Mean Creek (2004)

28 Mar

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Smith’s Verdict: ***1/2

Reviewed by Tanner Smith

“Mean Creek” is a powerful, disturbingly effective film about how even the smallest thing leads to big magnitude, and how it’s dealt with. It’s also about troubled kids who feel alienated and are soon dealt with the biggest crisis of their lives. Now, they have to deal with it. It reminded me of “River’s Edge,” in which burnout teenagers had to deal with the fact that one of their own killed another one of their own. They were told by their leader not to tell anyone, but how could they not? In “Mean Creek,” it shows kids who all have problems and it also shows that every action comes with a consequence.

As the movie opens, a nice kid named Sam (Rory Culkin, Macaulay’s youngest brother) is beat up by a schoolyard bully named George (Josh Peck), a bipolar kid who has been left back in school because of a learning disability. Sam’s brother Rocky (Trevor Morgan), who smokes weed and drinks a lot as a way of escaping his own insecurities (that’s what I believe, anyway), decides to teach George a lesson in ultimate humiliation. Sam decides to go with it as long as they “hurt him without really hurting him.” Rocky enlists the aid of his two best friends. One is Clyde (Ryan Kelley), who resents the fact that he lives with gay fathers. Another is Marty (Scott Mechlowicz), who lives with his abusive brother who lets out his anger on him whenever their late suicidal father is mentioned. So now, Marty is aching to take out his own anger on George.

The boys invite George to a seemingly harmless boat ride—Sam pretends to make amends by inviting him to his “birthday party” and then the others are going to pull a practical joke on him. So Sam, Rocky, Clyde, Marty, George, and Sam’s girlfriend Millie (Carly Schroeder) head upriver but the unusual thing is that George is acting kind of friendly. Sam, Millie, Rocky, and Clyde see that George isn’t such a bad guy after all, but that he’s just lonely and wants friends. They decide to call off the plan, but Marty is determined to move forward. He wants to create pain and misery for George and when he finally tells George the plan, it leads to a big tragedy.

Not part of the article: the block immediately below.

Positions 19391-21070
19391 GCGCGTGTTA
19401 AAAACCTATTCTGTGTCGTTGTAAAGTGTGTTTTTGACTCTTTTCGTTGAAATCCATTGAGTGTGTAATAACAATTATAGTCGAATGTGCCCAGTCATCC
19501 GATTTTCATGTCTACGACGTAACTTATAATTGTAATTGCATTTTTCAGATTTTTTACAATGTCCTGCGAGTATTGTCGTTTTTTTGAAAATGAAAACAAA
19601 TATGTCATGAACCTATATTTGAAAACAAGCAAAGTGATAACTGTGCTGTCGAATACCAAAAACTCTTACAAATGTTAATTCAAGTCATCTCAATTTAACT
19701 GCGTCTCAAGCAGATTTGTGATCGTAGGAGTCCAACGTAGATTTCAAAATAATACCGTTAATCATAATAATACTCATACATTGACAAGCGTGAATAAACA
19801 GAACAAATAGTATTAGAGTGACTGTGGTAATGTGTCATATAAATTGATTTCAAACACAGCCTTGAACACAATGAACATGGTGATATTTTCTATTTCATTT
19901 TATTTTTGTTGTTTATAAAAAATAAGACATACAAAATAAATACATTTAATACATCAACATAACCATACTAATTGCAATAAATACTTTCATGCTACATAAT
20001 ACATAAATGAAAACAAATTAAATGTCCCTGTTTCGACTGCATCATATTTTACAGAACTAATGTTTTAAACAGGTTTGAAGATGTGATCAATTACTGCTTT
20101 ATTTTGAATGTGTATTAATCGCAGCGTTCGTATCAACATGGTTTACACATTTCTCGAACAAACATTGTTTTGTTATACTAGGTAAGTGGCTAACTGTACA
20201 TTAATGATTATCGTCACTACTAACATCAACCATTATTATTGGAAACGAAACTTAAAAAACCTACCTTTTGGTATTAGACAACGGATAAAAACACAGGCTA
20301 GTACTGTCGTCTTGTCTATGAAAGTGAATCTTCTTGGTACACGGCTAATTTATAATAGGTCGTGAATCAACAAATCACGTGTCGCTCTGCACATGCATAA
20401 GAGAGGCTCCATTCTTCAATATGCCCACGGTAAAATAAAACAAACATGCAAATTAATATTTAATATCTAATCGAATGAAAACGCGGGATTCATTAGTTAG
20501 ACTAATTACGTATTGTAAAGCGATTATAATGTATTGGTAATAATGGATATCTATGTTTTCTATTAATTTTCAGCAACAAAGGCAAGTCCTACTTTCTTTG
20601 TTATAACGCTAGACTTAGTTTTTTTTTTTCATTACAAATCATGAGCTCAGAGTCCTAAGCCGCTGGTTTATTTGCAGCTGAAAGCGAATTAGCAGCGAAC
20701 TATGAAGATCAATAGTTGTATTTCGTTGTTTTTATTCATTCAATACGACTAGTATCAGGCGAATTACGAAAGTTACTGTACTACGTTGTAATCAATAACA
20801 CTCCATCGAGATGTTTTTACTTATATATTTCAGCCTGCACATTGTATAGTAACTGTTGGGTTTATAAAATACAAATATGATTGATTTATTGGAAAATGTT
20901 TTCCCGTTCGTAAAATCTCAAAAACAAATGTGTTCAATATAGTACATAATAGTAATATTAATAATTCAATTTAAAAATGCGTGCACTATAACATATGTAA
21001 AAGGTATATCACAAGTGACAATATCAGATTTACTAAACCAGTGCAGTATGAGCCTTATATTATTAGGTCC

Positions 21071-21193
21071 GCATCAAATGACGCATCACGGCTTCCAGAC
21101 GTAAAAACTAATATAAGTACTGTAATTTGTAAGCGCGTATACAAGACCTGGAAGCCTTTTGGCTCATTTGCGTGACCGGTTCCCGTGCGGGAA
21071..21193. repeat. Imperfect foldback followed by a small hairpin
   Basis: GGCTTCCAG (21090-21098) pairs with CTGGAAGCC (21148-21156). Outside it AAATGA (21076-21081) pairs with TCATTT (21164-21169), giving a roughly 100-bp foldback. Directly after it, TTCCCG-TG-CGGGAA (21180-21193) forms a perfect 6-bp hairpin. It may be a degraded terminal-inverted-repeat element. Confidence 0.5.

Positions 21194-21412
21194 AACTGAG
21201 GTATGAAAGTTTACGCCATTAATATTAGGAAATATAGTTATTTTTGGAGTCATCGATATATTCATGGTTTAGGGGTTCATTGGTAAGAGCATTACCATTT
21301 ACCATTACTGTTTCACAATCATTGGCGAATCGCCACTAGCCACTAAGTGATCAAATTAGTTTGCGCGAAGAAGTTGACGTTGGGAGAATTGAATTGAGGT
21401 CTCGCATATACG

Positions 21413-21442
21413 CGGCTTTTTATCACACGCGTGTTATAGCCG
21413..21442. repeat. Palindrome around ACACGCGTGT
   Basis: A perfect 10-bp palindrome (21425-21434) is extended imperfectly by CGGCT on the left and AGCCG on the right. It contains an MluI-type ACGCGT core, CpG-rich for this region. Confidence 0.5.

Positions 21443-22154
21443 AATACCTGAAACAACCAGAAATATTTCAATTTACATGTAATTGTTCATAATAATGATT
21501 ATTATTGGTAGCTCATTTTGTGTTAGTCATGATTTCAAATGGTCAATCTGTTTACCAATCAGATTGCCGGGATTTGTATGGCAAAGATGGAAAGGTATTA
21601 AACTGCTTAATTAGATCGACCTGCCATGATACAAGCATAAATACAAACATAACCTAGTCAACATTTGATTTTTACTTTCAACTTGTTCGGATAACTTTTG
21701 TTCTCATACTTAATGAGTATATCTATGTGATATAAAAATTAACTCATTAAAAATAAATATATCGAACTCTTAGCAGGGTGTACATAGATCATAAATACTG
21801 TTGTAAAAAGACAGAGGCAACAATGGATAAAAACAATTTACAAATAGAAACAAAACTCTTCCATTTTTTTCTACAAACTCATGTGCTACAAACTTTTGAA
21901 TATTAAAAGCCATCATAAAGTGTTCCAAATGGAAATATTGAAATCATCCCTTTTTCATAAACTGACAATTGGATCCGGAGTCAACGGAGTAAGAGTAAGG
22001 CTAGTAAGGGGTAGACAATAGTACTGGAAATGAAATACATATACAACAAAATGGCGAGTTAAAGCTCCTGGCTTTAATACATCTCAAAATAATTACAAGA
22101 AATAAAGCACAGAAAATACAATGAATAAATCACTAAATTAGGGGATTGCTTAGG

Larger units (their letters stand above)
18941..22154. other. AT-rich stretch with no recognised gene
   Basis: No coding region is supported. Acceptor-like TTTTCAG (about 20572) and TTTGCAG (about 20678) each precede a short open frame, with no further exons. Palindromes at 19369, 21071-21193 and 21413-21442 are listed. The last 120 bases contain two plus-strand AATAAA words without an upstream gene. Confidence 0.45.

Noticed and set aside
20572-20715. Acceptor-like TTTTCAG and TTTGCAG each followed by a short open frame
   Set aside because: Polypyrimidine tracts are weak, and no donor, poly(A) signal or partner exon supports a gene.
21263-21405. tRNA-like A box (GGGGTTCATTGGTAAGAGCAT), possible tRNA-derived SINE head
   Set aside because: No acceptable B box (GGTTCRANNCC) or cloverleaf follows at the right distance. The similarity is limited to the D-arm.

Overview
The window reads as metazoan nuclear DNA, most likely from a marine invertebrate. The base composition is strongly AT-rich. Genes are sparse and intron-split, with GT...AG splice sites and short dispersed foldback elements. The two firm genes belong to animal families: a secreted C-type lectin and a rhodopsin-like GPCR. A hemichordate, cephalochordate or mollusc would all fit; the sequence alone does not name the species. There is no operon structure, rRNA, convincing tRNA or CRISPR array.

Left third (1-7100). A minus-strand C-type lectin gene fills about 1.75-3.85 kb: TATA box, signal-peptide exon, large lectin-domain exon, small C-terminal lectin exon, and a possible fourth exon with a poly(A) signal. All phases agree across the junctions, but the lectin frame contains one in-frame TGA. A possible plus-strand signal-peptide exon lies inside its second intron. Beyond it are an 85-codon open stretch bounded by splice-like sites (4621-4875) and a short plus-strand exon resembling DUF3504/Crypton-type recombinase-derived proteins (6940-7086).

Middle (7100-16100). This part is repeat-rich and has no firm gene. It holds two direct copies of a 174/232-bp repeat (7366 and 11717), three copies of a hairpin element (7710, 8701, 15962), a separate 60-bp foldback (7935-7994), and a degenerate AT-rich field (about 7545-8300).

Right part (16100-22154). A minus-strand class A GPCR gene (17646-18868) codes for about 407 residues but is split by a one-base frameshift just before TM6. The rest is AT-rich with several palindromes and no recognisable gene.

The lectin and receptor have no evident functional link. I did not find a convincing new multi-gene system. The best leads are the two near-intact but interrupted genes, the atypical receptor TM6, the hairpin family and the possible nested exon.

You probably already know what is going to happen already. “Mean Creek” is not a thriller and there aren’t any surprises either. This is pure drama happening here, and after that climax, the final half of the movie shows how the kids deal with it. They talk about it, they discuss it, they predict the possibilities of what will happen if they tell or not, and they all regret their actions. Their lives will never be the same again. The final half is excellent because it’s just so chilling and so convincing and deeply moving.

“Mean Creek” mainly a dramatic character piece. It doesn’t go over the top; it feels real. The six young actors playing the kids are all credible. There are no weak elements to their performances and there’s no sense of miscasting. Rory Culkin is good as the early teenager who is involved with a huge situation. Josh Peck is brilliant as the troubled fat kid willing to let out some anger on the kid—there are many levels to Peck’s performance. Scott Mechlowicz is chillingly convincing as the tough guy who soon becomes the leader of the group and makes the decision of not telling the authorities about that terrible day. Trevor Morgan, Ryan Kelley, and Carlie Schroeder deliver strong work as well.

“Mean Creek” is the writing/directing debut for Jacob Aaron Estes and he makes a wise choice of keeping his classic camera movements and angles to a basic minimum. He doesn’t direct it like a big-shot mob-movie director. He lets his own script do the work and that’s the right move for this film.

NOTE: This movie is deservedly rated R by the MPAA for violence, profanity, teen drug use, and teen alcohol use. There is one scene in particular that shows young Peck use the f-word practically a hundred times in one scene. This movie isn’t for everybody, especially those who are fans of Nickelodeon’s “Drake and Josh.” But I kid.

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